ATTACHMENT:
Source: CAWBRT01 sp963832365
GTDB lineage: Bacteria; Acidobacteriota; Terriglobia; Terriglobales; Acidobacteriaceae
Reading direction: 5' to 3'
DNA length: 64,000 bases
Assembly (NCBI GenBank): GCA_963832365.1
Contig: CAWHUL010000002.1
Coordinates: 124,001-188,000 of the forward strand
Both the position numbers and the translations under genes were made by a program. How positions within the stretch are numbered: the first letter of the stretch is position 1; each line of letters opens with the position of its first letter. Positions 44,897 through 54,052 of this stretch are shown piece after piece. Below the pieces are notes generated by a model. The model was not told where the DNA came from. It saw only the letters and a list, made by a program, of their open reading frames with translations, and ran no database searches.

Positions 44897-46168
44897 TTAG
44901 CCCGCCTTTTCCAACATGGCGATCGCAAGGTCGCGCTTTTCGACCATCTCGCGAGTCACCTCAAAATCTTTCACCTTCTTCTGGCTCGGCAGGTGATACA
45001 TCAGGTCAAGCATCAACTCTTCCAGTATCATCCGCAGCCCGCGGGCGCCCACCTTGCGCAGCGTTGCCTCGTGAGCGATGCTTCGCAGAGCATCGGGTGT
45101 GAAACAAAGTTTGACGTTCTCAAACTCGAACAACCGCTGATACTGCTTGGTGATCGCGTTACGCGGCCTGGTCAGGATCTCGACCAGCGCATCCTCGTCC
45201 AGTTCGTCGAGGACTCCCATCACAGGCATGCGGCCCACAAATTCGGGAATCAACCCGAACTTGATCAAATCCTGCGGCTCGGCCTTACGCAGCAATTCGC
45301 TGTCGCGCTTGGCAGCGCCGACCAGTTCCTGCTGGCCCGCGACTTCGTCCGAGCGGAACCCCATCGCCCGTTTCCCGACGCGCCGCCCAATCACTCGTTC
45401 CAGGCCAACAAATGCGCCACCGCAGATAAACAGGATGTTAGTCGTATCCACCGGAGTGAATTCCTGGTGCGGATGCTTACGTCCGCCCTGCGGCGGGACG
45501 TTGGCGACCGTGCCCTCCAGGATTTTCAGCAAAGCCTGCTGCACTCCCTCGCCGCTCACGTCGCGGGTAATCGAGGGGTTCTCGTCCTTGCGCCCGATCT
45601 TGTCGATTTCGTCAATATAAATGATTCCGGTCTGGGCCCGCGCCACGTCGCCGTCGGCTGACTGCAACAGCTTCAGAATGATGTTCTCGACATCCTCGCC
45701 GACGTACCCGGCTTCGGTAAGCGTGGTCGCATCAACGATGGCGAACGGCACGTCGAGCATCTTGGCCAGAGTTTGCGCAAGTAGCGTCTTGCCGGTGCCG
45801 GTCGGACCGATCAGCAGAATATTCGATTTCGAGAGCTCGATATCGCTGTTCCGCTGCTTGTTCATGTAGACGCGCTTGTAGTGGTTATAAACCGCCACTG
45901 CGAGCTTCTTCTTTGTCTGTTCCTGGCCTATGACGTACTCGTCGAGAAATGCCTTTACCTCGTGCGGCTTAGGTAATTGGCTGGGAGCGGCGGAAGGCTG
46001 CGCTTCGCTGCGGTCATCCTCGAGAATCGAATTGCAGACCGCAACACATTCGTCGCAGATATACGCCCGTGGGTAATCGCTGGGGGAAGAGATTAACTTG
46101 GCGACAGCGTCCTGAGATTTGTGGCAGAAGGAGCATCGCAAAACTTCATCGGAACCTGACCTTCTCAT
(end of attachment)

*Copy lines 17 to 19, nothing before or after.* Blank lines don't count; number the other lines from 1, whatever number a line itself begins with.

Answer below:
45501 TTGGCGACCGTGCCCTCCAGGATTTTCAGCAAAGCCTGCTGCACTCCCTCGCCGCTCACGTCGCGGGTAATCGAGGGGTTCTCGTCCTTGCGCCCGATCT
45601 TGTCGATTTCGTCAATATAAATGATTCCGGTCTGGGCCCGCGCCACGTCGCCGTCGGCTGACTGCAACAGCTTCAGAATGATGTTCTCGACATCCTCGCC
45701 GACGTACCCGGCTTCGGTAAGCGTGGTCGCATCAACGATGGCGAACGGCACGTCGAGCATCTTGGCCAGAGTTTGCGCAAGTAGCGTCTTGCCGGTGCCG